March 10, 2014

HENRY | “Us,” Not “Them”

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BY MAGGIE HENRY

On Feb. 16, Governor Andrew Cuomo (D-N.Y.)  announced a program to bring state-funded, college-level education to prisons across New York State. This fall, the governor’s plan will kick off with courses at 10 of our 58 state prisons. Readers have heard about student support for the plan from The Sun’s news staff and editorial board. You can hear more about the initiative and the Cornell Prison Education Program’s (CPEP) pioneering work in this field from former CPEP student John Crutchfield’s piece in timesunion.com, and from Prof. Glenn Altschuler, Dean of the School of Continuing Education and Summer Sessions, and Prof. Mary Katzenstein, government, in their Inside Higher Ed essay and article for timesunion.com

I’m writing to share an alternative perspective. Mine doesn’t come from professional or academic expertise, nor have I been a student in the program like Crutchfield. Instead, I am a teaching assistant for CPEP. I am in my fourth semester with the program and I serve on its Advisory Committee.

I’ve actually already written a piece on penal reform and prison education initiatives in my first semester as a columnist. What I didn’t and couldn’t have known then, however, was that there is a positive reality far beyond the statistics supporting college-level education in prisons.

I’m going to share my story of my experiences at CPEP. I hope that some readers consider pulling the headlines from the pages and into their own extracurricular activities.  If you’re looking for more hard information on the positive financial impact of programs like CPEP on recidivism rates (and therefore your tax dollars), I recommend you turn to Professors Katzenstein and Altschuler’s informative piece.

Walking across the cast-iron threshold of Auburn Correctional Facility in the spring of 2012 with my course instructor and fellow T.A., I became nervous. I wasn’t sure how to interact with my fellow students and had a lot of concerns about my participation in the program.

Entering the facility’s empty reception room, I realized that for all my interest and prior reading on penal reform, I really didn’t have any idea what I was talking about. Words on a page are very different from a maximum-security fortress, and I realized that I was a classic example of a student with a lot of words and no action. My sudden realization of my own naiviety made me worried that my background made me something of an experience tourist, checking out a prison from the inside just because I could.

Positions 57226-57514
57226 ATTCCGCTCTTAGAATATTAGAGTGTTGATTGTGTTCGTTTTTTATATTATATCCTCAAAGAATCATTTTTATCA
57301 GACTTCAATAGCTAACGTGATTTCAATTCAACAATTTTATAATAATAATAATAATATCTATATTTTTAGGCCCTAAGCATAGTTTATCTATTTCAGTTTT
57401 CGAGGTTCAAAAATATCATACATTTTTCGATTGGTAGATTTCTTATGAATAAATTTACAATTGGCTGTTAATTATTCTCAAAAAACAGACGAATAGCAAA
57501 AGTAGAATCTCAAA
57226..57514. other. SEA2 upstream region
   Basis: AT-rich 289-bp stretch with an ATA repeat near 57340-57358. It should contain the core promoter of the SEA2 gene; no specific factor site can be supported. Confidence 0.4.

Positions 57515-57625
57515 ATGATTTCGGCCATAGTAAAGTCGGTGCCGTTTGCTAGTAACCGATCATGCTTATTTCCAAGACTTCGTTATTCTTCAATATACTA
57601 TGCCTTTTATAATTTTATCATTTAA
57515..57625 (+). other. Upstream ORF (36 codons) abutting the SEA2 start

As I sat down in the facility schoolhouse, I realized that a lot of my fears were due to stereotypes. Despite the incredible work I had read by CPEP students and the positive experiences friends had had in this community, I was still applying fear to my surroundings because of criminal tropes. I felt disappointed in myself, and not less nervous for realizing that my fears were outsized for the wrong reasons.

Eventually, students started wandering in from the Yard and introducing themselves. I sat at a U-shaped desk formation we had arranged, drumming my fingers on the metal table. Eventually, a guy who is now a friend and fellow student in my current Auburn course sat down and we began chatting. He welcomed me, asked me my major and shared stories from past classes that put me totally at ease.

Over the past two years, I’ve worked with students on their birthdays. I’ve talked to them on holidays, on their children’s birthdays and on those children’s graduations. Many students have inspired their children to attend college themselves. The student who made me comfortable that first, slushy, spring day now has a daughter at Union College, who chose that school to be close to him. He tells me about how they share class stories and assignments and about how happy he is to be able to be in touch with her.

Just as his new connection with his daughter comes from academics, so does my friendship with him. We don’t share many personal details, per Auburn regulations, but have developed a bond through conversation and mutual study. He and other students I’ve gotten to know through several classes are some of the warmest, most mature people I have met.

In that way, the guys in the program are my peers, and I refer to them as such. That’s because they are. In their article, Professors Katzenstein and Altschuler refer to the “us-them” divide that is so prevalent in our mindset about prison populations. Even when people sympathize with incarcerated persons, we still tend to categorize the group apart from “us.” Treating prisoners as a “them” is a fallacy, especially given that incarcerated people are released back into “our” schools, “our” neighborhoods, especially given that one out of every 100 American adults is incarcerated. “They” are just a part of us and their growth changes the lives they touch.

More than this statistical truth, my experiences show me just how much people change over time and how powerful education can be. I harbor no illusions about what landed many CPEP students in Auburn, and neither do many of the students themselves. But that truth does not change the genuine transitions and growth I’ve been able to be a part of at CPEP.

When I first applied to T.A. for the program, in my head I definitely perceived it as a service opportunity. What I’ve realized since then is that it’s not a service opportunity, but a learning one. I’ve learned more about people and have gotten to watch more small personal transformations each week than most people are lucky to be a part of in a lifetime.

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